Also, you may enjoy this ad for more trashy novels at the end of the book. I can't decide if my favorite title is Kate Montrose; or, The Maniac's Daughter or Madeline, the Avenger; or, Seduction and its Consequences.

RICH, RARE AND RACY READING.
Attention is called to the following Catalogue of cheap Publications, just issued. These books are got up different from anything of the kind ever offered to the public. They are all handsomely illustrated with Colored Plates, which have only to be seen to be appreciated.

Cut for long list of dirty books Read more... )
Brandon Bettleyoun left his reservation decades ago, driven by the message in his early life of “You’ll never be anything, because you’re Indian.” He cut off his braids and dedicated himself to success. […] When a college student from the nearby college comes to interview him, she begins to awaken in him feelings he had forgotten in his striving to be more than he believed he could be. Can this beautiful young woman from a small reservation in Idaho be the one to fill the emptiness he has endured for so long?

This erotic romance short story was was recommended to me in my post asking for recs for good self-published books as an antidote to all those romances with stereotypical Indians ravishing white women, usually with “Savage” in the title (and sometimes containing plagiarized material from, among other things, scholarly texts on black-footed ferrets.)

I did enjoy the story. It’s well-written, engaging, and sensual. I can’t speak to its authenticity, but the characters and setting felt believable. There are definitely no noble savages here. I can see why the reccer thought I’d like it— I particularly enjoy protagonists starring in genres in which they don’t often appear, and I have never before come across a genre romance (as opposed to a mainstream novel with romance in it) in which both hero and heroine are Native American. If you know of others, please comment to inform me.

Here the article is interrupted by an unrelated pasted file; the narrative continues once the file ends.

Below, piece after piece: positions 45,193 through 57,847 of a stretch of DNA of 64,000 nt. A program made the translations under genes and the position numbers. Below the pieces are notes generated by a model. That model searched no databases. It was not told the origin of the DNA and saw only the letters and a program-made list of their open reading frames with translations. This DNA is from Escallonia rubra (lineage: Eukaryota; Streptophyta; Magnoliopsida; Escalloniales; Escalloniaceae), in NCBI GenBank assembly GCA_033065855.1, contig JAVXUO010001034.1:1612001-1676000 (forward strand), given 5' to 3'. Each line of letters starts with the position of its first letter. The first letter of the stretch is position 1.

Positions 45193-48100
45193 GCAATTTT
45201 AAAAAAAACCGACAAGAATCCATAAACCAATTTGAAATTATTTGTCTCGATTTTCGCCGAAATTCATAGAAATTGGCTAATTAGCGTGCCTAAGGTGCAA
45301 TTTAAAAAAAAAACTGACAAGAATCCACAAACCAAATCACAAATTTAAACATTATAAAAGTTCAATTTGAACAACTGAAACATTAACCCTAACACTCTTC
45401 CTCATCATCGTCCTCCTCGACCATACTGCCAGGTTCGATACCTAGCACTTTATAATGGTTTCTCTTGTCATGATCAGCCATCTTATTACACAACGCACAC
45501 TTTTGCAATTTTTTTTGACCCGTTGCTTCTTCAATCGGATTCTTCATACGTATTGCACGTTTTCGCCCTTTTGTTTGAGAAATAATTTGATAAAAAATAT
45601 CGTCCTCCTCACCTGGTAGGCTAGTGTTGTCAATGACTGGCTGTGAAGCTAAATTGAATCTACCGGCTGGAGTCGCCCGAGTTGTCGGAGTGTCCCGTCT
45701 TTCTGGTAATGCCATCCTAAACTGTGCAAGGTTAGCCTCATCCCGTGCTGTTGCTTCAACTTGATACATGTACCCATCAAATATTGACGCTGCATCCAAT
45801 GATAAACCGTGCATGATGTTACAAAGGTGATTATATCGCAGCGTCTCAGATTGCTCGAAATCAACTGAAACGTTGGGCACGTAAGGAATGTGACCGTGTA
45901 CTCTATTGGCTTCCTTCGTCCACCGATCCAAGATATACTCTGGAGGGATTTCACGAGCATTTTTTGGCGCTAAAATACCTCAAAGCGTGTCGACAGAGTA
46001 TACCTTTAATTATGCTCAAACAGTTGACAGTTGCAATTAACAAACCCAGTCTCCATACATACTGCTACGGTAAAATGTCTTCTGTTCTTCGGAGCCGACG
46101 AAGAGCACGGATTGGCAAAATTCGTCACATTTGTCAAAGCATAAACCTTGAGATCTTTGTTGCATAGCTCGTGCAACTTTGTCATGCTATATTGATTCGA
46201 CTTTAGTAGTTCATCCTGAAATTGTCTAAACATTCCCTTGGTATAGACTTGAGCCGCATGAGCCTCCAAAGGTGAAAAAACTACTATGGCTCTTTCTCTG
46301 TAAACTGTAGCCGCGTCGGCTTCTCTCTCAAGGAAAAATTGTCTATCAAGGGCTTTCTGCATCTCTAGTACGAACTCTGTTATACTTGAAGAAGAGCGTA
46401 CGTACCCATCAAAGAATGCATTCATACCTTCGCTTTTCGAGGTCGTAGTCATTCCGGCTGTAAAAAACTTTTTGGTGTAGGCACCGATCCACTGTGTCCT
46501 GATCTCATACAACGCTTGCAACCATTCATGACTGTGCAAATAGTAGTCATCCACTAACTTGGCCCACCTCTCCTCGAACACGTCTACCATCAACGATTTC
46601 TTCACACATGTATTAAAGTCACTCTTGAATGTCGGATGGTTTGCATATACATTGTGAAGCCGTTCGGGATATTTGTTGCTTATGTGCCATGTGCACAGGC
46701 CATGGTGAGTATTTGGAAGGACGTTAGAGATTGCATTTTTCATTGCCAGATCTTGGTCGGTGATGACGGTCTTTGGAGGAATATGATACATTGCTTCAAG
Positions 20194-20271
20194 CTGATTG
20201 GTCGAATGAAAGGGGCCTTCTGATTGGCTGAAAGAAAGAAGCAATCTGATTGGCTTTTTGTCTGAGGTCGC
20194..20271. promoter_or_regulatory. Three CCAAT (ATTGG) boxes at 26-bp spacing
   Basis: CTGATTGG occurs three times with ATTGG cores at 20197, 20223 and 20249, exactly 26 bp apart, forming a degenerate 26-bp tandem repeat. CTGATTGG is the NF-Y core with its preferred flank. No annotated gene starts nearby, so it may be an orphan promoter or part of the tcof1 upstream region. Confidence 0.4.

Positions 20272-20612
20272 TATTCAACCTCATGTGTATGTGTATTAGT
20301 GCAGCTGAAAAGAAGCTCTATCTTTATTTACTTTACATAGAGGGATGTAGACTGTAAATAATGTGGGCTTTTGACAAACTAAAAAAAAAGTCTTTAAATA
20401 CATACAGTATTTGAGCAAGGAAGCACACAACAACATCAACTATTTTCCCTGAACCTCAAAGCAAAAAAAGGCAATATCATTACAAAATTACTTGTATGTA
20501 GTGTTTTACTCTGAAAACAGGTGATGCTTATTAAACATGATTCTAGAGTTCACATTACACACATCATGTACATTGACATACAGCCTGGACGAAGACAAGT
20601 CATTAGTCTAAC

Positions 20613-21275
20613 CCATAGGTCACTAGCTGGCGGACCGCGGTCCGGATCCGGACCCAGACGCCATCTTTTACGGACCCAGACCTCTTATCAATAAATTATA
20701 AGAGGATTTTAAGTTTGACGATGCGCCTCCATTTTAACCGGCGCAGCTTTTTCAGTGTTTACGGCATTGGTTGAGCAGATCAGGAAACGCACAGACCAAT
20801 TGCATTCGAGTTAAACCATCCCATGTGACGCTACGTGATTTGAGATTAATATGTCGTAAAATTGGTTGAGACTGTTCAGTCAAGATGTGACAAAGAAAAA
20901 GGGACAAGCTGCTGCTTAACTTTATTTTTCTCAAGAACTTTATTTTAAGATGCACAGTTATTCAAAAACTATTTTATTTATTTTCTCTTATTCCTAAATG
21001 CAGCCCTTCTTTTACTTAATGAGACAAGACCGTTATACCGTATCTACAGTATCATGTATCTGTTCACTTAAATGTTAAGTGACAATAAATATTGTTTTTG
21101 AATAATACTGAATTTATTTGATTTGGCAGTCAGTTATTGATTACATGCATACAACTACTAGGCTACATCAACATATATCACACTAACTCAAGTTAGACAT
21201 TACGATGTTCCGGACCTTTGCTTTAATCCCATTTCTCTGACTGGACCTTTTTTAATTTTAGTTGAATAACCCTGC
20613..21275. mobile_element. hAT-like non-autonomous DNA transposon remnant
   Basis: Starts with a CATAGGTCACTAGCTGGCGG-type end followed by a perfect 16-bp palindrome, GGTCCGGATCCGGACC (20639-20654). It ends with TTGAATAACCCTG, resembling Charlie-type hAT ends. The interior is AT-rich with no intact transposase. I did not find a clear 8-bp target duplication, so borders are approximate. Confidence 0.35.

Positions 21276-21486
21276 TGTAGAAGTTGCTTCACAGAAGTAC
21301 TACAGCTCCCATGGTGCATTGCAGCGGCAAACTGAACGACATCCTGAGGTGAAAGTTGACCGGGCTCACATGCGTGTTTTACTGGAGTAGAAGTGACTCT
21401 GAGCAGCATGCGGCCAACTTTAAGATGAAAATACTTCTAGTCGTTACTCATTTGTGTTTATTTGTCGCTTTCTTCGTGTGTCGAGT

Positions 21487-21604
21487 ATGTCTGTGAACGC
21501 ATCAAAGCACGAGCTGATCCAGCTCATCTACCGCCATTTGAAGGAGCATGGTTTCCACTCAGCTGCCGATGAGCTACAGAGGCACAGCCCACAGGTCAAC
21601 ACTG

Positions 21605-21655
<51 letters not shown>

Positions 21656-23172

But it’s tough to do a romance in a short story and not have it feel rushed— I think you usually need at least novelette length. It left me wanting more, in the “has Eagleday written anything longer?” sense. Alas, no. There are other short stories out, though. (Link NSFW – they’re erotica, several involving Native American traditional stories.) I’d love to see “Sioux Billionaire” expanded into a complete novel. But in the meantime, I did like it as a short. You might too.

Sins Of The Sioux Billionaire
Disclaimer: The author is [personal profile] oracne, a pal of mine.

On the eve of WWI, English chemist Lucilla, who has been working in Germany with mostly-unfriendly male colleagues, gets trapped in suddenly-hostile territory. She teams up with Fournier, another scientist, a French man ten years younger than her, in order to escape. They end up in a room with only one bed. I’m sure you can guess what happens next, and is repeated periodically during their escape to France. While I had trouble suspending my disbelief that there would be quite that much sex when their time would be better spent running for their lives, the romance between two misfit geeks is very sweet and sexy.

Meanwhile, a number of English soldiers, with secrets ranging from being gay to being a werewolf, arrive in Germany to fight. They, Lucilla, Fournier, and others get enmeshed in a complicated tangle of romantic relationships, spy missions, battles, and a quest to take down a German scientist’s secret werewolf laboratory.

This unusual erotic novel reminds me of really excellent fanfic from some alternate universe in which there’s a TV show about werewolves in WWI. As fanfic, it would make complete sense: plotty, well-researched, and full of sweet character moments, interspersed with sizzling m/m, m/f, and m/m/f sex scenes.

As an original novel, it’s oddly situated in terms of genre: much more sex than one would expect in fantasy, and much more plot than one would expect in erotica. But taken on its own quirky terms, it’s highly enjoyable. The characters are likable and rather diverse (first Jewish hero I’ve ever encountered in erotica), the sex scenes are hot and varied, and I absolutely loved the werewolves.

The early scenes with Lucilla and Fournier turned out to be the only time when I didn’t really believe that anyone would have sex – the other scenes take place either when the characters get a break from the action anyway, or it’s psychologically plausible that they’d make a desperate grab at feeling alive when they think they might get killed at any moment. (My favorites, for the record, were the threesome and the foxhole frottage.)

I wish the book had been longer, and had a higher ratio of plot and character to sex, as it sometimes felt rushed and breathless. But I applaud the “everything and the kitchen sink” approach to story and character, and it’s better to be left wanting more than wanting less.

Since I know the author, I will take advantage of that to ask a question, since I got quite fond of the characters: they all miraculously survive the war, right? More or less in one piece? Right?

The Moonlight Mistress